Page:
In archery or bow hunting, an archer requires the ability to carry multiple arrows. The carrying device for these arrows can be attached to the archer's bow or to the person directly. The more arrows carried on a bow or body by this carrying device creates more undesirable weight on the bow or on the body. The arrows also take up additional space. The device which holds these arrows (a quiver) is desired to be light weight, take up as little space is possible, and quickly attach and re-attach to the bow or body or both. It is also desirable that the arrows be held by this device as closely together as possible to minimize space consumption. As arrows are stacked together, the feathers and/or broadheads limit how closely the arrows can be held together when stacked in the same direction. Another problem faced by bow hunters is how to quickly and efficiently mount lights, lasers, cameras, and other accessories quickly and effectively to a bow. The proposed invention solves these problems.
 The proposed invention solves the issue of containing the arrows as closely together as possible. It holds the arrows in two directions rather than in one direction. The arrows are alternated in direction as they are stacked together. The arrows can be stacked more closely together as their directions are alternated, because the feathered ends are no longer immediately next to each other. This greatly reduces the area consumed by the quiver and arrows. The configuration also reduces the weight. The proposed invention utilizes a standardized picatinny or weaver style rail system for attaching to the archers bow or body. This allows for quick attachment and reattachment, as well as a standardized connection platform for all bows and crossbows. The mounting of a standardized picatinny rail directly to the bow is another unique feature of the proposed invention that solves the problem of mounting lights, lasers, cameras, and other accessories quickly and easily to the bow.
 Current quiver designs hold the arrows all facing the same direction and they utilize bow attachment platforms that are non-standard. The proposed invention holds the arrows by alternating their direction 180° in order to save space and weight as well as utilizing a standard picatinny rail quick-attach mounting system.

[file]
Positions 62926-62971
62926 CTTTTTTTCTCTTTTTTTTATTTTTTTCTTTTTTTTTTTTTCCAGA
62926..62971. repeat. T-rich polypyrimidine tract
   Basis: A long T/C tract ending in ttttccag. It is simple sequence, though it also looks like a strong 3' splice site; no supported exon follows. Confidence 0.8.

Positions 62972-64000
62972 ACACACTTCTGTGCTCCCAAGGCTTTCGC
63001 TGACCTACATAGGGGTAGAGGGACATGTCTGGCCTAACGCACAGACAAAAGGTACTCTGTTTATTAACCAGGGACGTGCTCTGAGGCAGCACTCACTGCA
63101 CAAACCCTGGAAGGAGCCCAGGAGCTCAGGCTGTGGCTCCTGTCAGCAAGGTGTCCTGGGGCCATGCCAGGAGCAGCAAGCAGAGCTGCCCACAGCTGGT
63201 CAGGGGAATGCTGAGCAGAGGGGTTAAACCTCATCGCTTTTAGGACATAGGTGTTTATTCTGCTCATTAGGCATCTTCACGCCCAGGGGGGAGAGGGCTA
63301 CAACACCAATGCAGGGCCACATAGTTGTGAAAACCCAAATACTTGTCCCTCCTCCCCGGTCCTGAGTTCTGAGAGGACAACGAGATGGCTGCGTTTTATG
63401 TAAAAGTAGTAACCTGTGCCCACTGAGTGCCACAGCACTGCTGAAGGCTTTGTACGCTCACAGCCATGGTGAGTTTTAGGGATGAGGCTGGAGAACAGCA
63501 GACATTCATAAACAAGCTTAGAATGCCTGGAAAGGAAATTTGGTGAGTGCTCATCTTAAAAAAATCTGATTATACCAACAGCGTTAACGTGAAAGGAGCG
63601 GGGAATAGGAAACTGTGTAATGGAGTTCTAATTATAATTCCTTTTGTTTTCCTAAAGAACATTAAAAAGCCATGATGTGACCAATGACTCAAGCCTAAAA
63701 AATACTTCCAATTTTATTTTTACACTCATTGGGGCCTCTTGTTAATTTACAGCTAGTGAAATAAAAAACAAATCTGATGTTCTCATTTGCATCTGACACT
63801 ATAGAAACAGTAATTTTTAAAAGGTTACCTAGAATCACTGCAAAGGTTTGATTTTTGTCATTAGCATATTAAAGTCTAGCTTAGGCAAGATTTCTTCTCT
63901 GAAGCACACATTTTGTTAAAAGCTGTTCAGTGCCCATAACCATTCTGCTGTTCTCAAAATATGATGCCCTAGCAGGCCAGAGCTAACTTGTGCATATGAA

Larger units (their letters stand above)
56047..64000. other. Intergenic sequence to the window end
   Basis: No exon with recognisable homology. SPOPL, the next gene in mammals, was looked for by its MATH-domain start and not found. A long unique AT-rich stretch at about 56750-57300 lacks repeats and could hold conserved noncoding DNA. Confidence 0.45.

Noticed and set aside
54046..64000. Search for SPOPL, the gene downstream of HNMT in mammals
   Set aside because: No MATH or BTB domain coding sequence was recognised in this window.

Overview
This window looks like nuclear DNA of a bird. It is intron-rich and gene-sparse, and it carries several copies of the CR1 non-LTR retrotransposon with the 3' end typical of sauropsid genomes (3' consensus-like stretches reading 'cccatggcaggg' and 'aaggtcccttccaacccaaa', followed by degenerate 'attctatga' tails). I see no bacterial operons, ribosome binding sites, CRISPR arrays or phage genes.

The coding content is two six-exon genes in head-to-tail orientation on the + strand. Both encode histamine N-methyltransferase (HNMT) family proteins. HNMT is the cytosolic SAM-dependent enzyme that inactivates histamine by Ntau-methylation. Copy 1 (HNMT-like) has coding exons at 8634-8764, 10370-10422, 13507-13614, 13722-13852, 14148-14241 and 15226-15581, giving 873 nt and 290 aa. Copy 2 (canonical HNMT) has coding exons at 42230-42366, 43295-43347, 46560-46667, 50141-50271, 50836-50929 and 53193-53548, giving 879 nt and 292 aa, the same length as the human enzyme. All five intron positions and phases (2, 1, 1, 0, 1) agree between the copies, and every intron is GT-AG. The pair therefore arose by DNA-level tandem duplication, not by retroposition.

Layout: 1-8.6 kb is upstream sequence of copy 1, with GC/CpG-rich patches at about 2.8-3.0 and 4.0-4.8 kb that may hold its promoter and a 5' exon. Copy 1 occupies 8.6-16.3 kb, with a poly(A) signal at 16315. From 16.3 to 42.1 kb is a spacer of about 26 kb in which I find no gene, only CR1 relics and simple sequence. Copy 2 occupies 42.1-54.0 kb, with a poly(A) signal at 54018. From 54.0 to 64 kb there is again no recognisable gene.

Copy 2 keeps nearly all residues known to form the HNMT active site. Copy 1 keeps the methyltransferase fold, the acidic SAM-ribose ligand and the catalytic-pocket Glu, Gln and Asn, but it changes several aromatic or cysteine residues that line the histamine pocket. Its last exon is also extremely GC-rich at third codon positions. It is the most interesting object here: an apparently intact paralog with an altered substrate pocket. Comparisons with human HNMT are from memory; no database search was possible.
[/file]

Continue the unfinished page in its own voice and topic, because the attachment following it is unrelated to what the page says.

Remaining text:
There are three main issues with current quiver designs that the proposed invention addresses. First, current quiver designs utilize holding systems that hold the arrows facing the same direction. This adds to the size of the quiver, as well as the weight. The proposed invention utilizes a holding system that alternates arrow direction 180°. This allows for arrows to be stacked more closely together than traditional quivers while maintaining independent pockets for each arrow point. The independent arrow point pockets prevent any broadhead interference that occurs with current quiver designs. The pockets protect the broadhead blades and prevent tangling.
 Second, current arrow quivers mount to the bow with non-standard mounting systems. The mounting systems are almost always proprietary, so different quivers or accessories cannot be interchanged on the same mount. Many of the current mounting systems do not utilize quick attach designs. The proposed invention utilizes a quick-attach Picatinny rail mounting system. A standardized picatinny rail is bolted to the standard mounting holes on the bow. The proposed quiver has a quick attach levered system that attaches firmly onto the bow mounted rail. The proposed quiver can be quickly detached and replaced with any other Picatinny mounted device (laser, light, camera, etc.). This greatly adds to proposed quiver's functionality in the field.